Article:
13 percent to $133 and change.

Meanwhile, an executive shakeup at Micky D`s. McDonald`s is replacing
its U.S president for the second time in two years. The move comes as
sales at McDonald`s restaurants in the U.S. have been slumping. Shares
were off slightly at $94.45.

MATHISEN: Our “Market Monitor” guest says today`s Fed news should
make investors more confident about buying stocks. He`s Sandy Lincoln,
chief market strategist for BMO Asset Management U.S.

Sandy, welcome back. Good to see you.

What did you hear today, or over the past couple of days, out of
Jackson Hole that makes you feel a little more sanguine about stocks?

SANDY LINCOLN, BMO ASSET MANAGEMENT: Well, she did a really nice job
today, didn`t she? She went through a pretty granular explanation of why
she thought the markets and economies were in pretty decent shape I thought
and with some good specifics and then she set aside that argument for
awhile and talked about her concern about labor and some of the slack, as
well. And obviously as you point out, Tyler, she didn`t really move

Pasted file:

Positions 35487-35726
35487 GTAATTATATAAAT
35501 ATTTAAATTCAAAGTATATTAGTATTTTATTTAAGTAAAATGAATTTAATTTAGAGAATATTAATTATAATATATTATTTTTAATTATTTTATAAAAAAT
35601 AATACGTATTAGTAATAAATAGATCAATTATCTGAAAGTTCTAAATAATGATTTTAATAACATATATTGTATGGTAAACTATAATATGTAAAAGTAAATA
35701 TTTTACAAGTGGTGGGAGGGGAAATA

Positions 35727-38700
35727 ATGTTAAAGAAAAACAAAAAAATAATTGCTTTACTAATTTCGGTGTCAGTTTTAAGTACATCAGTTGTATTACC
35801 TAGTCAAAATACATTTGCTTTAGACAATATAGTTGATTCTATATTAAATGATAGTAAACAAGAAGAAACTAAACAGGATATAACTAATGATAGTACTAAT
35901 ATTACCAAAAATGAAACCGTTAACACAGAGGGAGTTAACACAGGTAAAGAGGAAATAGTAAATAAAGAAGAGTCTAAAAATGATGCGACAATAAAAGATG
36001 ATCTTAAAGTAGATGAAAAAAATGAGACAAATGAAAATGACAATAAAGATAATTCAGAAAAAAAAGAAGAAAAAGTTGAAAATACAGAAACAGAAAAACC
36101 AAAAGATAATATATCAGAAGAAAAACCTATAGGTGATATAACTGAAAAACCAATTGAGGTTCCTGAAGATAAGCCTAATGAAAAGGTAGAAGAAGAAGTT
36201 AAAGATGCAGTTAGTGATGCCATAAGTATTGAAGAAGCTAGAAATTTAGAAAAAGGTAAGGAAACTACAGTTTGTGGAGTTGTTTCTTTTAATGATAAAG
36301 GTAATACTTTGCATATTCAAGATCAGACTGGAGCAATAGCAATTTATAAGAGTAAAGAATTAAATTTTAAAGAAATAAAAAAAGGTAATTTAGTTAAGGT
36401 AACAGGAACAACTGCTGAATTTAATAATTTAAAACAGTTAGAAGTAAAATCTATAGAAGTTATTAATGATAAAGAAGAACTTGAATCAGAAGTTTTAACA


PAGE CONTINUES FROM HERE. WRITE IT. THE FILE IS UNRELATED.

markets today which is probably a good thing.

But I think what`s interesting to me is that the tantrum is finally
coming to an end. But it`s coming to an end, instead of a bang, it`s
coming — the tempter tantrum — the tantrum on the Q.E. is coming to an
end as a whimper. And basically people have completely pulled their
gravitational interest to the next interest rate hike, when that might
occur and the trajectory of it as you were talking about it with McTeer
earlier in the program. And that`s clearly where the focus is.

I think for investors the lesson here is that when interest rates do
hike, remember the causality, and that`s typically an improving economy.
And when you have an improving economy, stocks actually do pretty well as
interest rates rise.

So, for investors, I think you want to be looking at that first part
to the first half of 2015. Might see a rate hike, and if we do, stocks
should do well, and favor the cyclicals in particular, and potentially
things like technology, industrials, and even small caps in that
environment.

GHARIB: And you have some technology and small cap stocks to tell us
about.

Let`s start with the first one called Skyworks. This is trading on